“What’s the matter Baby?” I asked this because my husband was sitting on the couch with a look on his face that I couldn’t quite read. “I’m angry. This couldn’t have happened at a worse time” he said. As I mentioned in Wednesday’s post, he’s had a relapse with his pericarditis, which leaves him short of breath, exhausted, and generally unwell.
My husband absolutely loves Christmas.
He loves putting up the decorations, hosting our neighborhood Christmas party, attending Christmas programs at church, driving around looking at the lights, and family gatherings – basically, he loves everything about it.
The return of this illness means that he won’t be able to do most of those things this year, and he’s having a hard time dealing with it. His body has let him down.
Does this sound familiar? If you live with fibromyalgia or another chronic illness, I can almost guarantee you’ve been there. Maybe not in this particular scenario, but I’d venture to guess that most of us have been disappointed and angry that our bodies let us down by keeping us from doing things we wanted or needed to do.
When this happens, we have a choice: we can let these feelings of betrayal ruin things for us, or we can adjust our expectations. Making adjustments to our expectations helps us avoid those feelings of ‘missing out’ that can come along with not being able to do everything we’d like to do.
5 Tips To Adjust Expectations
- Realize that ‘different’ does not mean ‘less than’. Yes, sometimes ‘different’ may mean fewer activities, less running from place to place, etc., but that doesn’t mean things have to be less enjoyable. For example, although we won’t be able to participate in many of our normal Christmas activities, we still have plenty of avenues for enjoying the season. In fact, it may be even better because we have the opportunity to actually slow down and reflect on our reasons for celebrating.
- Reevaluate what’s really important. When our energy reserves are low or we have to make adjustments to our activity levels it’s helpful to take a look at what’s really important to us. What are our non-negotiables? What are those things that absolutely make or break it for us? Using the example of our Christmas activities again, what’s really important to us is the reason we celebrate: the birth of Christ. That means that our non-negotiables are continuing our tradition of reading the Christmas story on Christmas Eve (I’ll definitely be the one reading this year), and setting up our nativity sets as a visual reminder. Another non-negotiable is setting up our Christmas trees, mainly because we’re both big kids and love looking at them all lit up and decorated.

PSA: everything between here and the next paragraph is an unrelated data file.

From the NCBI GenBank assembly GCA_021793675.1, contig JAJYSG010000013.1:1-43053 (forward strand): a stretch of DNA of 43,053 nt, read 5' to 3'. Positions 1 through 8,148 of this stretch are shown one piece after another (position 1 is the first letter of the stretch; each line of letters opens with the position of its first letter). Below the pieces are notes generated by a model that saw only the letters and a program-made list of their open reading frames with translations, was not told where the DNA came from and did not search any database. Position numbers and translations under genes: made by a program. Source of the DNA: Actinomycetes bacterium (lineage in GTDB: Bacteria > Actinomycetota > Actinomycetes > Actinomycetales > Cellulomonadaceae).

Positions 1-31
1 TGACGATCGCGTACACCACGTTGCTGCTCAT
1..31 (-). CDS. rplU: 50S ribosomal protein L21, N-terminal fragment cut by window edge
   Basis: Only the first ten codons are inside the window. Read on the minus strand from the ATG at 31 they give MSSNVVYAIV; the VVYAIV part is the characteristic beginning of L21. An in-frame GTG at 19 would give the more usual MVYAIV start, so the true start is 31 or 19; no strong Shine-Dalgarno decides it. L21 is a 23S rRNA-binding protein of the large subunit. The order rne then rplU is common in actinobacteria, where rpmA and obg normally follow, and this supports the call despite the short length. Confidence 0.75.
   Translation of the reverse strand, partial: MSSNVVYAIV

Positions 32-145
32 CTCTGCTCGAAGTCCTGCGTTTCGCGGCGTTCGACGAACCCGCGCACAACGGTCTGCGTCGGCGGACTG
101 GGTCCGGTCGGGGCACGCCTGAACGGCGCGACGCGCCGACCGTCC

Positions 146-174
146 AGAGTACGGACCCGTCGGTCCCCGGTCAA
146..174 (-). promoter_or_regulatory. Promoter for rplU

- Get creative in finding alternatives. When there are things we can no longer do, sometimes we just have to find alternatives. It can actually be fun to get creative with figuring out what we can do as a substitute for the things we usually do. Once those creative juices start flowing, we may find new things that we enjoy even more.
- Realize that others’ expectations belong to them. In other words, we can’t allow others’ expectations of us to rule – we may have to set boundaries, even with our close family members. So often (and yes, I have to admit I’m guilty of this) we allow others to set expectations for us. When we do that, we end up frustrated and disappointed when we can’t meet them. People really don’t understand chronic illness, and honestly, we shouldn’t expect them to if they haven’t experienced it for themselves, but that means they also don’t understand what we are and are not capable of. We have to determine that for ourselves.
- Understand that it really is okay to simplify things. Whether it’s Christmas celebrations or everyday life, it really is okay to keep things simple. So many times we think that in order for something to be ‘good enough’ or ‘special’ it has to be fancy or complicated, but when we remember special times, are our memories of the elaborate decorations and fancy food, or are they of time spent with those we love and cherish?
Adjusting our expectations is not easy and it won’t happen overnight. Sometimes they’re so ingrained it’s a struggle, but if we can change our expectations of how things ‘should’ be and work within the parameters of how they really are, we usually find we’re able to have more enjoyable, fulfilling lives.
How do you deal with those times when you feel your body has let you down? How do you move forward? Please share!